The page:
So I came home tonight almost in tears, remembering the first time I ever went to the meeting two years ago: I was six days sober, and I unexpectedly shared during the shy sharer’s section. It was perhaps the first time in my life I had ever spoken honestly about my feelings. It was certainly the first time I had ever spoken in front of a room full of people I didn’t know. After that meeting I got attention from lots of people, and I was taken to coffee in Soho where I ended up having a lot of fun. It seems like the days of that kind of thing happening are over for me. I’ve been in the rooms for a long time and I shouldn’t have to be a newcomer to get attention and make friends. The funniest thing is, I know in reality that I don’t have to go back to six days of sobriety to have that impact on a meeting again. I could have opened my mouth tonight, I simply didn’t because the chair had been so eloquent and insightful, far better than anything I thought I could have said. My illness wanted me to believe that no one would like what I had to say. The celebrity would have looked down his nose at me; it would have been an embarrassing disaster.

 None of what my illness tells me is true, so why do I still listen to it? After all I’ve been through, nights like tonight continue to happen on a regular basis. I continue to isolate myself; in doing so I make myself absolutely miserable. I never, ever want to come home from a meeting without speaking to anyone again, it is such a lonely and soul-destroying experience. I had the choice to make tonight work for me, and I was too scared to use that choice. I reverted to the old safety behaviours that my therapist has warned me against.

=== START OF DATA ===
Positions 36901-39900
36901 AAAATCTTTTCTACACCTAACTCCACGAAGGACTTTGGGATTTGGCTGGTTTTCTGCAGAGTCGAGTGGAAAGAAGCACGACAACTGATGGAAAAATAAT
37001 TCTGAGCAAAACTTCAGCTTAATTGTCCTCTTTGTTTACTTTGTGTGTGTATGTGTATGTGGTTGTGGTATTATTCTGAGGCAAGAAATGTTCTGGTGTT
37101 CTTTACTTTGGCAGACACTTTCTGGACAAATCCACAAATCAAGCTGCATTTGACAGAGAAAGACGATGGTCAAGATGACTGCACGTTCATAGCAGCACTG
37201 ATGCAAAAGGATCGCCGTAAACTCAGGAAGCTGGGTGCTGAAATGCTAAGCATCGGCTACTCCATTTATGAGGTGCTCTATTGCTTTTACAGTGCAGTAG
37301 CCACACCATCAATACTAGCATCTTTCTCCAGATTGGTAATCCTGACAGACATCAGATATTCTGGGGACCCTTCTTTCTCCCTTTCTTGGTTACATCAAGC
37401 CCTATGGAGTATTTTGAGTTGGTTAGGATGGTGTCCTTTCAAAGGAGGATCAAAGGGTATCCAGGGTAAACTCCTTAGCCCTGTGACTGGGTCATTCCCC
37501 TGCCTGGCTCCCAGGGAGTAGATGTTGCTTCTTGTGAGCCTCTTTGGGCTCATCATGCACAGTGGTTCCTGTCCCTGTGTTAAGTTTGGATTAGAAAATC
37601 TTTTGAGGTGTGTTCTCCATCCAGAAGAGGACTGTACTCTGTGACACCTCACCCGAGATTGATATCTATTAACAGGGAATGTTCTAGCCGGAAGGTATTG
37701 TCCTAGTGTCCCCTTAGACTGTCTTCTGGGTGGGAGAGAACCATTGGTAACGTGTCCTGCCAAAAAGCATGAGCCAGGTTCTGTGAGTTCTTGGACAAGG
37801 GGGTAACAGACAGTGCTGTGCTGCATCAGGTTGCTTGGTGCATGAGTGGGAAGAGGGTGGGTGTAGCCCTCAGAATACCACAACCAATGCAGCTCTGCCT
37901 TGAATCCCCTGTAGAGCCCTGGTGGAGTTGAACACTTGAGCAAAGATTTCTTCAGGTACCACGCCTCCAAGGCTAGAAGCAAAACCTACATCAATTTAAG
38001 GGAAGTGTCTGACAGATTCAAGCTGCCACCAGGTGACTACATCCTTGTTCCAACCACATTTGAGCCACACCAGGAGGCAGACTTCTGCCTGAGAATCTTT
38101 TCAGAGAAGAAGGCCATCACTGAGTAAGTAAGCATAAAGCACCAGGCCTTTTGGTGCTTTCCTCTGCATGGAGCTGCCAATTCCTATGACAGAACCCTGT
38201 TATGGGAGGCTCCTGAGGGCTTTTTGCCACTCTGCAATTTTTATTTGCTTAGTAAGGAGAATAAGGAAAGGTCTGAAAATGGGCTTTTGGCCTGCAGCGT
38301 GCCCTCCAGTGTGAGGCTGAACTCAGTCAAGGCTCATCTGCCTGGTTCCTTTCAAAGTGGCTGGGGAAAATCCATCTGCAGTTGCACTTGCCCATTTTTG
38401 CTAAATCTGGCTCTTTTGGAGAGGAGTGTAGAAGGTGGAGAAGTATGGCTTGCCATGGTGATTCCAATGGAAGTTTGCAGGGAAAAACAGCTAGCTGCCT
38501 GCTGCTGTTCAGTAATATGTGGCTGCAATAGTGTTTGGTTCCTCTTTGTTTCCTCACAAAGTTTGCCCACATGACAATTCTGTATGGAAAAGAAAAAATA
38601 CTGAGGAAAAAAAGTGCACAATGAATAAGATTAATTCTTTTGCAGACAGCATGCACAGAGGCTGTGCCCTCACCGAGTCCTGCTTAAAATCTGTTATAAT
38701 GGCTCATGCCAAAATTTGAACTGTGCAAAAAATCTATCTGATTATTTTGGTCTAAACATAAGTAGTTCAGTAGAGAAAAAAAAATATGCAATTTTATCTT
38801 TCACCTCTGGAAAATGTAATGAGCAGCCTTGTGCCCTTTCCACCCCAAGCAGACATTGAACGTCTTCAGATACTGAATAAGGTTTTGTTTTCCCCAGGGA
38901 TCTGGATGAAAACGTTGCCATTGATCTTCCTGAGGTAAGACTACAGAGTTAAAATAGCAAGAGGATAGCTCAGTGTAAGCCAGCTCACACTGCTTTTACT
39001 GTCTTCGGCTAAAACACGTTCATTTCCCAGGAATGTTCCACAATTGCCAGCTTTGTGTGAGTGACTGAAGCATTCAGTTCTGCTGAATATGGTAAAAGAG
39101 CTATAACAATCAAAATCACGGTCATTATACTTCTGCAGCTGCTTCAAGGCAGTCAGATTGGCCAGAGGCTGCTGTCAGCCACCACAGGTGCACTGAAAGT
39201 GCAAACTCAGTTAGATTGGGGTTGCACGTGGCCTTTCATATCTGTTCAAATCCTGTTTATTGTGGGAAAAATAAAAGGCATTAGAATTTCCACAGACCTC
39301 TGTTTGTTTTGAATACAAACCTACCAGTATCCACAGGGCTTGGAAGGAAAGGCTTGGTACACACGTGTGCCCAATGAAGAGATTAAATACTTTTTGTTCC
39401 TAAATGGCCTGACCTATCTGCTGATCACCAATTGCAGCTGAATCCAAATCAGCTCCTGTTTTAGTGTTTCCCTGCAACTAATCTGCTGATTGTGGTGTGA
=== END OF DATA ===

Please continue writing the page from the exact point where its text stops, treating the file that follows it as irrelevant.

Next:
Tomorrow will be better. Knowing that doesn’t make me feel any lighter right now, because the illness will still be there, under the surface, ready to pounce again in a week or so. The pattern is so familiar to me, and I know how to change it. Next time I’m at that meeting I have to force myself to engage with it, it’s no good just sitting there and listening. I’ve done enough listening, now is the time to act. I don’t expect to be friends with everyone in the room, I don’t expect or want to have a full to bursting social diary like the celebrity chair obviously does.

 I would like to be able to have conversations with people, though. Sometimes I do have conversations there, when I’m in a good mood. Sometimes I can go for coffee with the group after the meeting, like I did last month. But I can’t all the time. I haven’t yet reached the stage where I can function in all social settings regardless of my mood. If I’m in a mood like the one I was in tonight, functioning normally is out of the question, which is really unfortunate. I don’t want to be slave to my emotions any more, I don’t want to isolate myself any more. I don’t want to walk home alone almost in tears remembering better times again. I want to be able to look at people and say ‘hello’, to have a friendly chat with a few of them, to talk about things that we have in common, to laugh about things that have happened to us. Sometimes, I can do those things. But not all the time. Sometimes I still walk home feeling like the only lonely person in the world. If I continue to feel like that, I will go out and drink again eventually. Something big has to change, I just wish I knew what.